Newtown, CT – December 2, 2016
If anyone had any doubts that the political pendulum is swinging to a Jeffersonian model of governance, the appointments of Representative Price and Ms. Verma should lay them to rest – It’s somewhat fascinating to see how the original differences in world views expressed over two centuries ago continue to shape American politics today. For the past eight years the Madisonian model had the upper hand, with the federal government clearly at the country’s steering wheel, dictating the course that had to be taken. That will change during the term of the next presidency and the Jeffersonian model will take the upper hand, which means that states’ actions will determine what happens to most Americans. To a large extent, it was time for the pendulum to swing, because the level and breadth of innovation that we need to see happen in health care can only come from the field. States, however, will need help, benchmarks, and compendia of best practices and lessons learned to be successful. They will also need the active support of the federal government to ensure that the direction they set isn’t contradicted by the actions of Medicare or other agencies. Since Ms. Verma has been on the receiving end of the Madisonian model of government, we can venture a guess that she will try and support states as best she and her agency can. Our report cards on price and quality transparency suggest, however, that there should be strings attached to that support.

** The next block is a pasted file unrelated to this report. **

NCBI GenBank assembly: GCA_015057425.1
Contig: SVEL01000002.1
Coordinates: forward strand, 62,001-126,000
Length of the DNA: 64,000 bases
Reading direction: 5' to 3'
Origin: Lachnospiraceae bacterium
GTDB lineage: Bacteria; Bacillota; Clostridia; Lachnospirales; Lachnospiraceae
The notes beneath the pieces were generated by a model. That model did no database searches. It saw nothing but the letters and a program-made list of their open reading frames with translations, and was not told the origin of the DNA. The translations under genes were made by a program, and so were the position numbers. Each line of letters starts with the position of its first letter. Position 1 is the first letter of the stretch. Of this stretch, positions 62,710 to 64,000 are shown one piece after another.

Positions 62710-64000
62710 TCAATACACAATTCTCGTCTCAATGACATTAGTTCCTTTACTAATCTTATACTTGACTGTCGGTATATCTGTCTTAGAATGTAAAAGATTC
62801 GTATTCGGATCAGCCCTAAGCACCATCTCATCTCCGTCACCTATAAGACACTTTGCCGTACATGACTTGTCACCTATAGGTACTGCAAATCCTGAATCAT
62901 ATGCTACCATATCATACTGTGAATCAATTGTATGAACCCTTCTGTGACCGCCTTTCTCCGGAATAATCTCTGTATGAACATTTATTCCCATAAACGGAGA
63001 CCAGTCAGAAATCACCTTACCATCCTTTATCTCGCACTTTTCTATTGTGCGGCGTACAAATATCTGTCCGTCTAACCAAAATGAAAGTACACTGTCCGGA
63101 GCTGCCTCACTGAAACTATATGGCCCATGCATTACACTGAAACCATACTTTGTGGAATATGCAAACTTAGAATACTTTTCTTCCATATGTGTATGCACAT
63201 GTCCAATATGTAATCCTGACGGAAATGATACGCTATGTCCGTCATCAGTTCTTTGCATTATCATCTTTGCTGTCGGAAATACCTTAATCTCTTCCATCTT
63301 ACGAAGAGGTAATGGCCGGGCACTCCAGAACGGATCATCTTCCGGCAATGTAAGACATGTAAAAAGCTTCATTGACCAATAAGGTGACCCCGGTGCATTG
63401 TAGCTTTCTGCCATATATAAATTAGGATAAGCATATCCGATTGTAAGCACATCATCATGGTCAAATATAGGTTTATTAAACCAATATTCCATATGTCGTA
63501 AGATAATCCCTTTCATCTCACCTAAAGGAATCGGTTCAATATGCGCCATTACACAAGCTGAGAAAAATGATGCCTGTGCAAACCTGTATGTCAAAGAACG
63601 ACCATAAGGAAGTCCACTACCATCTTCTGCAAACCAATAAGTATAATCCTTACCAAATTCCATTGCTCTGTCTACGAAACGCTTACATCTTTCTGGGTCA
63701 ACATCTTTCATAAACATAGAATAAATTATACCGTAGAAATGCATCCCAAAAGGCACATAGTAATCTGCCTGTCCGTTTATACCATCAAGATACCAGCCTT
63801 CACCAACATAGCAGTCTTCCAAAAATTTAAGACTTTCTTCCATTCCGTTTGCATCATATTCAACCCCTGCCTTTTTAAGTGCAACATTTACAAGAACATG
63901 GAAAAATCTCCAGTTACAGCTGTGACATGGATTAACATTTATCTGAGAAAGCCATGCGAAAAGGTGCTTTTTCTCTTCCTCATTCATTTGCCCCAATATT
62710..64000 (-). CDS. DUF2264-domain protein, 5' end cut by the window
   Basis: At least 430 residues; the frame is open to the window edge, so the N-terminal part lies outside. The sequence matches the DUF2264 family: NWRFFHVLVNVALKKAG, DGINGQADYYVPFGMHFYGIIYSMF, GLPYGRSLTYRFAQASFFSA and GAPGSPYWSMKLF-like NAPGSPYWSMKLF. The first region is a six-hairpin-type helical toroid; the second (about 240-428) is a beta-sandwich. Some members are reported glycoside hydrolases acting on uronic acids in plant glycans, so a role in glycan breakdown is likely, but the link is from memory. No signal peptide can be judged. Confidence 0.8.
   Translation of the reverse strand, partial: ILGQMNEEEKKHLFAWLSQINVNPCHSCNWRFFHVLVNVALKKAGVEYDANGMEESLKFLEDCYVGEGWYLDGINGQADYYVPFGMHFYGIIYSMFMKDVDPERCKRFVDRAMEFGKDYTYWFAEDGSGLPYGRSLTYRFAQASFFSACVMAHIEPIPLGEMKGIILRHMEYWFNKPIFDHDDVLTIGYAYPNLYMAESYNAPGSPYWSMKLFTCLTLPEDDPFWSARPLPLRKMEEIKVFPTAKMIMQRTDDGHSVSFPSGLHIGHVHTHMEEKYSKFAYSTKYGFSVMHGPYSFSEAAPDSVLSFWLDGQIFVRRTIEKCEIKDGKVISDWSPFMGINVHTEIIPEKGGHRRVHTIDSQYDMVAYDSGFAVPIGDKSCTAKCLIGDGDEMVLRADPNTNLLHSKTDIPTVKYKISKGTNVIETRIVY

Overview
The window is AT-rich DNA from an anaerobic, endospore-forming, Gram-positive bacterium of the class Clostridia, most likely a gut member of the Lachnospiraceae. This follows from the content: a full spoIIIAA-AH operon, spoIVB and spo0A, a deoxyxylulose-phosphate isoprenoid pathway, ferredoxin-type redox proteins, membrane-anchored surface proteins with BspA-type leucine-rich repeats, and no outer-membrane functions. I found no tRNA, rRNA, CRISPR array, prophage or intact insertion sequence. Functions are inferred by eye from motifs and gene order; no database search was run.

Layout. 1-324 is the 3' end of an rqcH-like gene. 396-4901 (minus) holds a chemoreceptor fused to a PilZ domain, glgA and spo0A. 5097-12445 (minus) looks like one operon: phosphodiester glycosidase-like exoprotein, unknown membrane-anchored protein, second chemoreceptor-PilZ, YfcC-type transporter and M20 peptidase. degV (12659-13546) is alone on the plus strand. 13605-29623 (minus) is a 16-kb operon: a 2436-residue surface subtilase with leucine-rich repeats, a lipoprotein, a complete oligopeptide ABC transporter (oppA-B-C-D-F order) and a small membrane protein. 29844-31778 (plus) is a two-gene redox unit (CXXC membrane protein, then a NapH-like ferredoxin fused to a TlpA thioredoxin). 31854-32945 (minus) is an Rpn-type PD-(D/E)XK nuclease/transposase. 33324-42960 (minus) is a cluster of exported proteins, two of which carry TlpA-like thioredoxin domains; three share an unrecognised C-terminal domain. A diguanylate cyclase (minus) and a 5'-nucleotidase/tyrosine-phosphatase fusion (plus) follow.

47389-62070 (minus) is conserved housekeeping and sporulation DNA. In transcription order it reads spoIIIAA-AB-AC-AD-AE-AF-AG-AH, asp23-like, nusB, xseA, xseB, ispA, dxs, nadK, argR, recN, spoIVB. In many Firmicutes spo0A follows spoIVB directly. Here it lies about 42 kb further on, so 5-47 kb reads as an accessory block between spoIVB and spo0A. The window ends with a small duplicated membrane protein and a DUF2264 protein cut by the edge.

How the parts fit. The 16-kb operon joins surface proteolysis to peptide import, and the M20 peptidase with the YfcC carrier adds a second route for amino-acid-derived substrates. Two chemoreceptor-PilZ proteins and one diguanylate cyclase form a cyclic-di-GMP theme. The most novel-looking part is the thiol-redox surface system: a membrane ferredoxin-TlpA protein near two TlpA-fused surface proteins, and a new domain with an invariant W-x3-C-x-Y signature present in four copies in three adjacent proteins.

What this means to you – Earlier this year we released our fourth annual price transparency report card, which showed that the availability of pricing information for consumers in most U.S. states is dismal. A recent report funded by the New York State Health Foundation shows that generally available price transparency tools in that state need work, and that many of the tools supplied by health plans equally need some work. This week we release our annual physician quality transparency report card and it’s pretty dismal as well. As states embark on a greater leadership role, encouraged by the new Administration, there must be serious accountability for providing consumers access to reliable and comprehensive information on the price and quality of care. As proponents of consumer activation and self-directed choice, Representative Price and Ms. Verma must understand the essential importance of transparency, and should make the availability of data a condition for the federal government’s support to state innovation in payment and delivery system reform. And for those who think that it’s too hard to measure physician quality without imposing a significant burden, you can read up on the report we published a year ago, and look at the example we submitted in this year’s price transparency report card (page 15). It’s not difficult. It’s just that most States have been unwilling to take the needed leadership role in this area. So take note, because the pendulum will swing again, and the speed with which it will swing back is entirely a function of what states will do and won’t in the next few years. If our report card of 2020 looks like this year’s, make way for Madison.